Figure P.2: Bertrand Russell, 1958.
Bertrand Russell was born in 1872 into a family of the British aristocracy. His early life was colored with tragedy: by the time he was six years old, he had lost his mother, sister, father, and grandfather. He was a deeply pensive child naturally inclined towards philosophical topics, and by 1883 -- at the age of 11 -- he was set upon the path for the first half of his life. It was at this time that his brother was tutoring him on Euclid's geometry:
"This was one of the great events of my life, as dazzling as first love. I had not imagined that there was anything so delicious in the world. After I had learned the fifth proposition, my brother told me that it was generally considered difficult, but I had found no difficulty whatever. This was the first time it had dawned upon me that I might have some intelligence. From that moment until Whitehead and I finished Principia ... mathematics was my chief interest, and my chief source of happiness."1
Russell continues in his biography, sharing how this time also provided the initial impetus toward the Principia Mathematica:
"I had been told that Euclid proved things, and was much disappointed that he started with axioms. At first I refused to accept them unless my brother could offer me some reason for doing so, but he said: 'If you don't accept them we cannot go on', and as I wished to go on, I reluctantly admitted them pro tem. The doubt as to the premisses of mathematics which I felt at that moment remained with me, and determined the course of my subsequent work."
In 1900, Russell attended the First International Conference of Philosophy where he had been invited to read a paper. In his autobiography, he describes this fateful event:
"The Congress was a turning point in my intellectual life, because I there met Peano. I already knew him by name and had seen some of his work, but had not taken the trouble to master his notation. In discussions at the Congress I observed that he was more precise than anyone else, and that he invariably got the better of any argument upon which he embarked. As the days went by, I decided that this must be owing to his mathematical logic. I therefore got him to give me all his works, and as soon as the Congress was over I retired to Fernhurst to study quietly every word written by him and his disciples. It became clear to me that his notation afforded an instrument of logical analysis such as I had been seeking for years, and that by studying him I was acquiring a new powerful technique for the work that I had long wanted to do. By the end of August I had become completely familiar with all the work of his school. I spent September in extending his methods to the logic of relations. It seemed to me in retrospect that, through that month, every day was warm and sunny. The Whiteheads stayed with us at Fernhurst, and I explained my new ideas to him. Every evening the discussion ended with some difficulty, and every morning I found that the difficulty of the previous evening had solved itself while I slept. The time was one of intellectual intoxication. My sensations resembled those one has after climbing a mountain in a mist when, on reaching the summit, the mist suddenly clears, and the country becomes visible for forty miles in every direction. For years I had been endeavoring to analyse the fundamental notions of mathematics, such as order and cardinal numbers. Suddenly, in the space of a few weeks, I discovered what appeared to be definitive answers to the problems which had baffled me for years. And in the course of discovering these answers, I was introducing a new mathematical technique, by which regions formerly abandoned to the vaguenesses of philosophers were conquered for the precision of exact formulae. Intellectually, the month of September 1900 was the highest point of my life."2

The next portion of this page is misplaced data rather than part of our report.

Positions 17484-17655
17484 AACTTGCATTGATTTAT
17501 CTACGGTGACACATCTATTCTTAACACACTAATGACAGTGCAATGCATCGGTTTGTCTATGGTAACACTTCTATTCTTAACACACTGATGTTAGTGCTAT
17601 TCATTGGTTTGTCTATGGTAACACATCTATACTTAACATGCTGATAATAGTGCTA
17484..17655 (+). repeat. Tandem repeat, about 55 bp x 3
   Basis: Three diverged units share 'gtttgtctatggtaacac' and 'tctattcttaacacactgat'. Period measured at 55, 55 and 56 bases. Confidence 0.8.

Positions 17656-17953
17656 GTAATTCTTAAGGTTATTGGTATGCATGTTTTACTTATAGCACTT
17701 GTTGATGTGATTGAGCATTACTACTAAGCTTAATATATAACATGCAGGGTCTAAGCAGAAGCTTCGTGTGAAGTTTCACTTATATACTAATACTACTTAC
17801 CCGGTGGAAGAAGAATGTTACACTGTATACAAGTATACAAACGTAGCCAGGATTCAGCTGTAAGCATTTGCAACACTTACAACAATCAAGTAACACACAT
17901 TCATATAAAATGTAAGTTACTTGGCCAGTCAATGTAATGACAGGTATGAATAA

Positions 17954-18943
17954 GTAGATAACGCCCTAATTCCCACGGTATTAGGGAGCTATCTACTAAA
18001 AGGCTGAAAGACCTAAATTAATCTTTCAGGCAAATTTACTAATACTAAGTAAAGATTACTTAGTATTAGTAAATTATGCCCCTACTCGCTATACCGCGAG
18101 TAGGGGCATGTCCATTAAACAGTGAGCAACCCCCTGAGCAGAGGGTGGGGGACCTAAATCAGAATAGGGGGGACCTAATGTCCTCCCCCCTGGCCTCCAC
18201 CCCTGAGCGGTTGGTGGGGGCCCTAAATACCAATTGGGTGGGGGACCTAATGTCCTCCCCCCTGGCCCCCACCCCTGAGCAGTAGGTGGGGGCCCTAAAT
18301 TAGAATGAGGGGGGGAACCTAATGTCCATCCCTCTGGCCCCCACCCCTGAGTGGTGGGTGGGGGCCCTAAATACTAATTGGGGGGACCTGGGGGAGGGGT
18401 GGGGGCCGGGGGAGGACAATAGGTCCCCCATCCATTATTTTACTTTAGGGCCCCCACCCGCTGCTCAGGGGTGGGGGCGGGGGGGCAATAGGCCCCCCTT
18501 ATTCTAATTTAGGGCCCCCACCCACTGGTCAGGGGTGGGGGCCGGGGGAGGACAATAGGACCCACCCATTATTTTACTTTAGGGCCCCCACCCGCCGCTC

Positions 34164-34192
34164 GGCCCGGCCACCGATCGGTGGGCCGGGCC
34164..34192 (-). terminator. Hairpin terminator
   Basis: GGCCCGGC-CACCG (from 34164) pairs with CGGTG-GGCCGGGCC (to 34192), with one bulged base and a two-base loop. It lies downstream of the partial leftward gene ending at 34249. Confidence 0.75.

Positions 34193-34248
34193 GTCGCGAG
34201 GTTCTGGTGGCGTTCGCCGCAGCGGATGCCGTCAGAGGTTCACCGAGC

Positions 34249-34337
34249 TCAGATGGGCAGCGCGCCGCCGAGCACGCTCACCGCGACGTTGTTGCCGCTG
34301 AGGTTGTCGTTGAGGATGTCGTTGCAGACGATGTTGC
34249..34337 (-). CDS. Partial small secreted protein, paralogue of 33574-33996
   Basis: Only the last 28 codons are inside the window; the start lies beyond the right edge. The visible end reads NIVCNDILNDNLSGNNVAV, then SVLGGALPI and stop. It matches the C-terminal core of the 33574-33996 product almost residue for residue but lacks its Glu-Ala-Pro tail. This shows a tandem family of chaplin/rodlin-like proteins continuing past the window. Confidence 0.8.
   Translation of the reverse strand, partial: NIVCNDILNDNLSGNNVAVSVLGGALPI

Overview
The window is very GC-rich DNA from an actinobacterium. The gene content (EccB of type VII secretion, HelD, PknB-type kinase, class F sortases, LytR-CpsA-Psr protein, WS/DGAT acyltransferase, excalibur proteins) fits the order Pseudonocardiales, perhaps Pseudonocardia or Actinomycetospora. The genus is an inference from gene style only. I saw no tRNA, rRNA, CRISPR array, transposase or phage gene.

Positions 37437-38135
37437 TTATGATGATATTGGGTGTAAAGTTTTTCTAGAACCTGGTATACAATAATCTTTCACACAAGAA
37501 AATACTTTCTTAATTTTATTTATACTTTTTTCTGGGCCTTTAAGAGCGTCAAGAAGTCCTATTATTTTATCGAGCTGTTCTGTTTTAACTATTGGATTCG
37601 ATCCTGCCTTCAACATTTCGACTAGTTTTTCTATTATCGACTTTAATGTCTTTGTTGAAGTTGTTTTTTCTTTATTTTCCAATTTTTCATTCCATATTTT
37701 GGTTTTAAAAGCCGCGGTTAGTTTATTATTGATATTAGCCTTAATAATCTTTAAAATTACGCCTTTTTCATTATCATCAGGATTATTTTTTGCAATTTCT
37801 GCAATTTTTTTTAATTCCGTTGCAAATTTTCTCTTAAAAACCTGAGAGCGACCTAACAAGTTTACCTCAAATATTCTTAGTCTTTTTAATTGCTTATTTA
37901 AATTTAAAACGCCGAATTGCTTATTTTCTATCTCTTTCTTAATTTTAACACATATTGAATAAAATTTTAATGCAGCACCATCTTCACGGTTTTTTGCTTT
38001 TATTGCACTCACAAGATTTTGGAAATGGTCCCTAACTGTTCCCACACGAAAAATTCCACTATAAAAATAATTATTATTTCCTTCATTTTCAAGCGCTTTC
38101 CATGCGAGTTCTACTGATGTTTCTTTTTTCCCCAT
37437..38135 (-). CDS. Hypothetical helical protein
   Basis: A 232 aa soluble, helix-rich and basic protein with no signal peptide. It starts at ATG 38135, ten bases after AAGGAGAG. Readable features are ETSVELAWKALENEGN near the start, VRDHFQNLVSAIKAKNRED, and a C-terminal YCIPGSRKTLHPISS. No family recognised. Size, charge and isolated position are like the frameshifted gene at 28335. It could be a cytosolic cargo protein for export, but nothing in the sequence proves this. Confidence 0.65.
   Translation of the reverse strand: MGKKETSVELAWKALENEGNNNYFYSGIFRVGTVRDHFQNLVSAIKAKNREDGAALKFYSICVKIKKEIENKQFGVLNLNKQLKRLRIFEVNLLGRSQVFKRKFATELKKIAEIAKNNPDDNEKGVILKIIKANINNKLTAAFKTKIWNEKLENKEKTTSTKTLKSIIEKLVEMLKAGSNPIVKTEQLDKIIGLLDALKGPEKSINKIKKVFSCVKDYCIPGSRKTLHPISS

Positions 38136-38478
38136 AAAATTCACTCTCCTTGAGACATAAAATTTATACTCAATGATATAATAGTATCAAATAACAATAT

Russell sent an early edition of the Principia to Peano after working on it for three years. A biographer of Peano noted that he "immediately recognized it's value ... and wrote that the book 'marks an epoch in the field of philosophy of mathematics.'" 3 Over the course of remaining decade, Russell and Whitehead continued to collaborate on the Principia, a work that ultimately inspired Gödel's incompleteness theorems and Church's -calculus.
1. The 1998 reissued hardback "Autobiography" of Bertrand Russell, pages 30 and 31. ↩
2. Ibid., page 147. ↩
3. Kennedy, page 105-106. ↩